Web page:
On July 5th, the new book txting: the gr8 db8 was released by Oxford University Press.Oh hai. In teh beginnin Ceiling Cat maded teh skiez An da Urfs, but he did not eated dem. Da Urfs no had shapez An haded dark face, An Ceiling Cat rode invisible bike over teh waterz.Genesis 1 in lolcat
The OUP blog discusses how difficult it will be to dispel the urban myths surrounding the effects of txting on literacy.
David Crystal, a language expert, in a post appearing on his blog, continues the arguments made in his book.
What people fail to appreciate is that, to be a good texter, you actually have to be a good speller. You have to know how words are spelled before you can appreciate the effect of leaving letters out.
Also, remember one of the big discoveries reported in my Txtng book - that less than 10 per cent of the words used in text messages are actually abbreviated. So most of text messaging is standard anyway. The new creative possibilities offered by texting are also fully illustrated in the new book.He goes on to say:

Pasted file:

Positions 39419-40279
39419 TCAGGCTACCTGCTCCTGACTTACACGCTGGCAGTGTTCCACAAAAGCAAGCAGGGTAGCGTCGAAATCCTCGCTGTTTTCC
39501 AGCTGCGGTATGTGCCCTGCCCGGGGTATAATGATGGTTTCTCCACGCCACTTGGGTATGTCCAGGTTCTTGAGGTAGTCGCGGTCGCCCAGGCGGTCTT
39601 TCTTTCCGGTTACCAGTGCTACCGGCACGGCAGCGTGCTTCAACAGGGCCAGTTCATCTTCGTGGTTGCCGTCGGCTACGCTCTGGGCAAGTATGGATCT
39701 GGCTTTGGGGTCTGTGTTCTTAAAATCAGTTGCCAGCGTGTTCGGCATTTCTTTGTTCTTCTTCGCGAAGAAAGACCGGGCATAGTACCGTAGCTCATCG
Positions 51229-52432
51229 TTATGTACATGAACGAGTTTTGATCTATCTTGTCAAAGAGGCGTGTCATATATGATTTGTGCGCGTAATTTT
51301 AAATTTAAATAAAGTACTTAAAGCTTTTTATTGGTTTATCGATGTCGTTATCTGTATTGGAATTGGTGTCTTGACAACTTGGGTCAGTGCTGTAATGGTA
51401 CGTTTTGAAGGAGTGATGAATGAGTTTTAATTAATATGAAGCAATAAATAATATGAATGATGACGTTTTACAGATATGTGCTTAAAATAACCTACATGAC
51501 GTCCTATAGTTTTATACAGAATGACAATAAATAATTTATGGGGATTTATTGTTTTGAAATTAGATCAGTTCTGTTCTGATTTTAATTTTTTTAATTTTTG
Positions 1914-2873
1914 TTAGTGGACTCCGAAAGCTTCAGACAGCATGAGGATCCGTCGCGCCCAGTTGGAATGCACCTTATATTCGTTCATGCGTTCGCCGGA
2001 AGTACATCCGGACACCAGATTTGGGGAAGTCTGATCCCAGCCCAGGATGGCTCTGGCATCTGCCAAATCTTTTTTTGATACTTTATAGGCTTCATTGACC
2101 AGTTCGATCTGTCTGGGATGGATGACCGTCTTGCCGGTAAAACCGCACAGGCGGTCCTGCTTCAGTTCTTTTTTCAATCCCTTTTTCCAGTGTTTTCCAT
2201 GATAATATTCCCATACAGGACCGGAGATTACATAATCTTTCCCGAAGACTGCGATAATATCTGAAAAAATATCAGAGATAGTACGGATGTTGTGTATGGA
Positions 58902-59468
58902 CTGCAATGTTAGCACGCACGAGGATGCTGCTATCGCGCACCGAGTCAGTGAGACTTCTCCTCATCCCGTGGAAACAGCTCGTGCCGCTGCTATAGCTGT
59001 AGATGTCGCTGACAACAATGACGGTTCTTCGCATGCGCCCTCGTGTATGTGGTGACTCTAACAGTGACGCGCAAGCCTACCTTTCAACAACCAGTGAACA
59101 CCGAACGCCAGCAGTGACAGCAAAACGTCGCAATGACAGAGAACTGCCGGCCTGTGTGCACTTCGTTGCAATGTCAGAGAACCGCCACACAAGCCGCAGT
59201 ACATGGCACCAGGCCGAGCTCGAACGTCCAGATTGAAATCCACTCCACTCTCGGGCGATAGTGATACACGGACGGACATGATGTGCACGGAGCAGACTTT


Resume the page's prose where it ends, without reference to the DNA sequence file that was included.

It's too easy for people to blame texting for every ill. That's the lazy way out. Teachers in particular should avoid taking it. If kids are having problems with spelling, the reasons lie elsewhere. Texting is part of the solution, not the problem. The first research results are absolutely clear: the more you text, the better your literacy scores.And just in case you become obsessed with the possibilities:
But probably the most remarkable phenomenon, from a linguistic point of view, is LOLcats, LOLdogs, and related sites. This started by showing cute pictures of the animals and captioning them in nonstandard English. It goes well beyond the limited conventions of text-messaging, and is now developing into a genre of its own. Most of the Old Testament seems to have been translated into it, it seems, as this LOLcat Bible site shows.And what I thought was his most profound statement:
They're even trying to standardize it - see How to speak lolcat.
It's amazing what's out there, when you go looking!